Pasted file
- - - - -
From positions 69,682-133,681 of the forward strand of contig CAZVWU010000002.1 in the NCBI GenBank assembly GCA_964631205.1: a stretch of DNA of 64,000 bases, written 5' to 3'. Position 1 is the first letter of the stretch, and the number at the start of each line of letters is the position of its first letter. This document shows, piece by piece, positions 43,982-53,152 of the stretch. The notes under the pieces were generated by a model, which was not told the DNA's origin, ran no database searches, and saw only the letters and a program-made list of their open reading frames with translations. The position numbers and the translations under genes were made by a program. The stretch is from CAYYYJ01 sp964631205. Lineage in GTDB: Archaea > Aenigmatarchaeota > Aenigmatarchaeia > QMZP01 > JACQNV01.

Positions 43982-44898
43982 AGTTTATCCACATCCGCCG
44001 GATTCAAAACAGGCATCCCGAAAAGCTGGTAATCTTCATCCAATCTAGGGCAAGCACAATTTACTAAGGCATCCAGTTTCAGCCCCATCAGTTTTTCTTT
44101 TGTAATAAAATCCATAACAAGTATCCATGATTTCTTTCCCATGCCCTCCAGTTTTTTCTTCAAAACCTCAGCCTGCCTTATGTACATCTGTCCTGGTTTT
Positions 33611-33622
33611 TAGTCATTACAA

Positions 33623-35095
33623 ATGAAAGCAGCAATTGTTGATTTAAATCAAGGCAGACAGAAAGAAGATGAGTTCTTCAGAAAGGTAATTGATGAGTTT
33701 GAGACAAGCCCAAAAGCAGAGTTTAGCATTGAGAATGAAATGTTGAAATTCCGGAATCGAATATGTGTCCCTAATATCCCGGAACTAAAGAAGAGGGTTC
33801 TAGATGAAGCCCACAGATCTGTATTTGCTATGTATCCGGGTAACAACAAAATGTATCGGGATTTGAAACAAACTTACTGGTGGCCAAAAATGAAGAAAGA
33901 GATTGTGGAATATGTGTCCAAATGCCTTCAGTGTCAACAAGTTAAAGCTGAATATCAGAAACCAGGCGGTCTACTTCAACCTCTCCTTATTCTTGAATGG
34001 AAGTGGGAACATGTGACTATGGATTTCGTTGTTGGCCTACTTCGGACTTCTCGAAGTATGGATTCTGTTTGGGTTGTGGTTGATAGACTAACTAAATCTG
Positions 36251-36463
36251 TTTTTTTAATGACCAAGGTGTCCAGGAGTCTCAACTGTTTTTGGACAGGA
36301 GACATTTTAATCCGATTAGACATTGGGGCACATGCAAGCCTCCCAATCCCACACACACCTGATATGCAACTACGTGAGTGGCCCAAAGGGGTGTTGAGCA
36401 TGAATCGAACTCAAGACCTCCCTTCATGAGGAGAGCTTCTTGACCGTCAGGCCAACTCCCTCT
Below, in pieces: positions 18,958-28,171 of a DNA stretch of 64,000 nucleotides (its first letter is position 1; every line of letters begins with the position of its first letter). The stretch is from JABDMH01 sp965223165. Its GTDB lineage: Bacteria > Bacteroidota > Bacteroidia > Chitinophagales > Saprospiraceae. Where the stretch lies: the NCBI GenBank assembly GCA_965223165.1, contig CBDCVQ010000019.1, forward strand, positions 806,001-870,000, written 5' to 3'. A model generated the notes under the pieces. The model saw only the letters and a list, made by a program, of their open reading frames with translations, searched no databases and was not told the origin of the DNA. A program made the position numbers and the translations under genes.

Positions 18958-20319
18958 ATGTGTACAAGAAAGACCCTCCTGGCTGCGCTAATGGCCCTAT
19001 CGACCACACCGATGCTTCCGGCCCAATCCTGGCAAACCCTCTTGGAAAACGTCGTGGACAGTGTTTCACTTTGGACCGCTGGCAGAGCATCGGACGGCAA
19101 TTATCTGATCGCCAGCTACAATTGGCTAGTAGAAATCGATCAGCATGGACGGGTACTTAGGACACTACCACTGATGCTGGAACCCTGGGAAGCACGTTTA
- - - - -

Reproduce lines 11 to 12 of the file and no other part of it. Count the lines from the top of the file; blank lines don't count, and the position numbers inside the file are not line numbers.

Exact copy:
33801 TAGATGAAGCCCACAGATCTGTATTTGCTATGTATCCGGGTAACAACAAAATGTATCGGGATTTGAAACAAACTTACTGGTGGCCAAAAATGAAGAAAGA
33901 GATTGTGGAATATGTGTCCAAATGCCTTCAGTGTCAACAAGTTAAAGCTGAATATCAGAAACCAGGCGGTCTACTTCAACCTCTCCTTATTCTTGAATGG